In a small town near the banks of river Ganga stood a modest house. The woman who had called this house home for fifty years was sitting on a chair. She stared at the trees where her children played, the well they drank water from. The Indian tradition lays the responsibility of the household and the joined income of the family on the lady of the house. This is symbolized by handing over the keys of the family safe to the chosen woman. These keys are passed from the mother-in-law to the daughter-in-law, as a show of trust towards the latter and as a “retirement letter” from the former. As the woman reminisced raising her three sons, she decided which daughter-in-law she would hand the keys to.
Apple and Microsoft have dominated the technological revolution globally. One aspect of being the baton bearers in this field is being painfully aware of how quickly new things evolve and the old ones become redundant. Both the companies decided to embark open a journey to evolve their respective prospects. Their journeys began a decade apart, with Microsoft start at the beginning of the millennium and Apple around 2014, but both invested their efforts in different manners.
Two roads diverged in a wood, and I took the one less traveled by, and that has made all the difference.
Robert Frost, The Road Not Taken
Organizations, big or small, are often confronted with a veiled choice – the choice between being focused on time or energy. With the pace at which the market evolves, the choice is made almost instinctively – there has to be a focus on time. This choice became a deciding factor in success and failure of the two products these companies launched. This difference also made the lady choose the daughter-in-law whom she would entrust with the keys.
The old woman summoned her bahus and gave them each handful grains of rice. She then said, “I will be gone for two weeks. Your responsibility is to handle these grains with care. Upon return I shall decide the person who will manage the keys based on who does best.” The ladies stared at her incredulously as she handed them the grains.
Microsoft started developing Vista as a successor to Window XP in the early 2000s. The effort was a long and tedious one, taking over five years and 10,000 engineers. They launched their software worldwide in 2007 and were able to able to exceed their initial sales expectations. However, the expectation of Vista being Windows XP’s successor was never realized. Apple on the other hand began developing iOS 10 as a successor of iOS9 in first half of the current decade. The effort took less than 2 years and around 600 engineers. The new software easily replaced the older one and Apple started working on the next step towards their evolution.
“Our research found that these companies have 16% star players, while other companies have 15%,” he says. “They start with about the same mix of star players, but they are able to produce dramatically more output.”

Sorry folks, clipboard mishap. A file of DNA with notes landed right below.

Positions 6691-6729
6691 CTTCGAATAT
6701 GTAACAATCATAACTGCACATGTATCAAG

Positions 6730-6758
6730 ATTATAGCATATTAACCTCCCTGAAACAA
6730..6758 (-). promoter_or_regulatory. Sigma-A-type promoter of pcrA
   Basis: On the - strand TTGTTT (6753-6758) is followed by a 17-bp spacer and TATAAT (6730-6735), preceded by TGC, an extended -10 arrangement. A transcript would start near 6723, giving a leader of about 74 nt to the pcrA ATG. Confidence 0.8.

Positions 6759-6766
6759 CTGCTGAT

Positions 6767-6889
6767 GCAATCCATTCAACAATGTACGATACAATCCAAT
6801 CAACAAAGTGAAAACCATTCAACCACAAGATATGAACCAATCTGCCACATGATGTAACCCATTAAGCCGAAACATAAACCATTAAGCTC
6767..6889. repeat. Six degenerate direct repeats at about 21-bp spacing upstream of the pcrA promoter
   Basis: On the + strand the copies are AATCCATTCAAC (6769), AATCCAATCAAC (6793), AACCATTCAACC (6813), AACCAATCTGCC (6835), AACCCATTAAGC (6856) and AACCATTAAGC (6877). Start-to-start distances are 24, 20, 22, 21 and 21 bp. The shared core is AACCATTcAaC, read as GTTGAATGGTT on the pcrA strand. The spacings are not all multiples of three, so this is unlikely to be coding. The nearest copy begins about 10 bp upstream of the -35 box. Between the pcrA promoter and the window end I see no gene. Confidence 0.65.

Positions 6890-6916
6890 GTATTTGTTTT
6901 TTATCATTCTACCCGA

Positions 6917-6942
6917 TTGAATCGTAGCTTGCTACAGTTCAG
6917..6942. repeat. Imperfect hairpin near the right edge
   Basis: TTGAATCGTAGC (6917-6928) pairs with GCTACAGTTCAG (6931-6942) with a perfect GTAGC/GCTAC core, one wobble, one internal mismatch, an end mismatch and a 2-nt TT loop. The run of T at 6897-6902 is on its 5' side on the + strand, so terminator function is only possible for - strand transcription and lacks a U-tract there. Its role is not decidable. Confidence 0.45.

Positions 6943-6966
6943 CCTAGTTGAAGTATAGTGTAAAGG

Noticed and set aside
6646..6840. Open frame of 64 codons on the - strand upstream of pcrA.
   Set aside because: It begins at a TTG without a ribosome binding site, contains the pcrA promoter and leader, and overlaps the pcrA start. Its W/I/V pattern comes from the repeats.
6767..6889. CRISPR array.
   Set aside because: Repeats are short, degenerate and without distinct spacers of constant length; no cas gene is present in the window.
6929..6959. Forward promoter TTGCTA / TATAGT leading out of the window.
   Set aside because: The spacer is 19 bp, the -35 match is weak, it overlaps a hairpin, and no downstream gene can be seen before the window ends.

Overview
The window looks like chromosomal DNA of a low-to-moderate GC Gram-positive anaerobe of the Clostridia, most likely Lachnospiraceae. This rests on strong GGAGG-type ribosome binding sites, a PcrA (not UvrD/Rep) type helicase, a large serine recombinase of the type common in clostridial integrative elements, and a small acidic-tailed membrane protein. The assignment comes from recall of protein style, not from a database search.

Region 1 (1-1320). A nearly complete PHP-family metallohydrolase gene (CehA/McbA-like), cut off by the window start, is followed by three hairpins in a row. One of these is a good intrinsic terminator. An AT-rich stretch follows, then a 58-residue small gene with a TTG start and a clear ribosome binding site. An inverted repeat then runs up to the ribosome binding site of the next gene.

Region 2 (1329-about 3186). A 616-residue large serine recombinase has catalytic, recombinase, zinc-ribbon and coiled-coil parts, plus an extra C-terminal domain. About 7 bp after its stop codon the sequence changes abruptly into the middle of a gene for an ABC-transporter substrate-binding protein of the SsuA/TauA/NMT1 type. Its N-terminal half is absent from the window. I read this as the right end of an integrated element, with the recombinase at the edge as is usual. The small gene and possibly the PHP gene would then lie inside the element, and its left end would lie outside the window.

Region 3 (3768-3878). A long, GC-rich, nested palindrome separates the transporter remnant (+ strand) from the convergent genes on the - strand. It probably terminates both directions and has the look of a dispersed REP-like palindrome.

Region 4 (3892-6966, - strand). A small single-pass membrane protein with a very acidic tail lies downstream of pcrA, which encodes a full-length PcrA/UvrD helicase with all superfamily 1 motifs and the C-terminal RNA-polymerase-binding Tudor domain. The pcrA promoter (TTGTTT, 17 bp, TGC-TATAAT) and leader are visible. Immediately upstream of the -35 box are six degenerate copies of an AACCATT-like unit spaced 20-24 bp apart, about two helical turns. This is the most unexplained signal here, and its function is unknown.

Michael Mankins (Partner, Bain & Company)
Every company comprises of employees. These employees comprise of competence and energy. Each day they have the scope to evolve their competence and be more efficient. They don’t, however, have the scope to increase their levels of energy. Consequently, each company has a fixed energy capital and they consciously or subconsciously channel this energy to generate output. Each company also has a relatively same proportion of star performers. What separates a win from a loss is the judicious usage of similar energies.
Going back to our three bahus, they too chose to channelize their grains in three different ways. The eldest kept them in a box and hid that box in her room. The youngest, being the pious one decided to start using the grains as a devotion to God. The middle one took her grains and planted them in the backyard.
Apple’s strategy consolidated all their start players in the development of iOS 10 and applied rewards to team performance. For every low-performing player productivity would’ve been lost for the team. The reward also focused on the total output not individual brilliance. Microsoft decided to have a mixed team and applied rewards individually. Employees thereby were being rewarded even though the initiative wasn’t succeeding. The employees were expending their energies in attaining personal benefits instead of focusing on the mission. A choice was being made subliminally at an organizational level. The ability to take the energy capital and direct it towards your strategic goals is what makes the difference between “good” and “brilliant”.
The old woman came back and asked her bahus for the grains. She then handed the keys over to the one in the middle. “We didn’t always have money, but I always had enough to run the house, because I could find the fertile ground where our savings could grow. Running a house isn’t about preserving what you have, but using what you have to make sure everyone has enough of everything.”
What all organizations possess are grains with similar potentials, expectations, and ambitions. What they face is the choice, to either preserve them in a sealed container or to sow them in fertile grounds.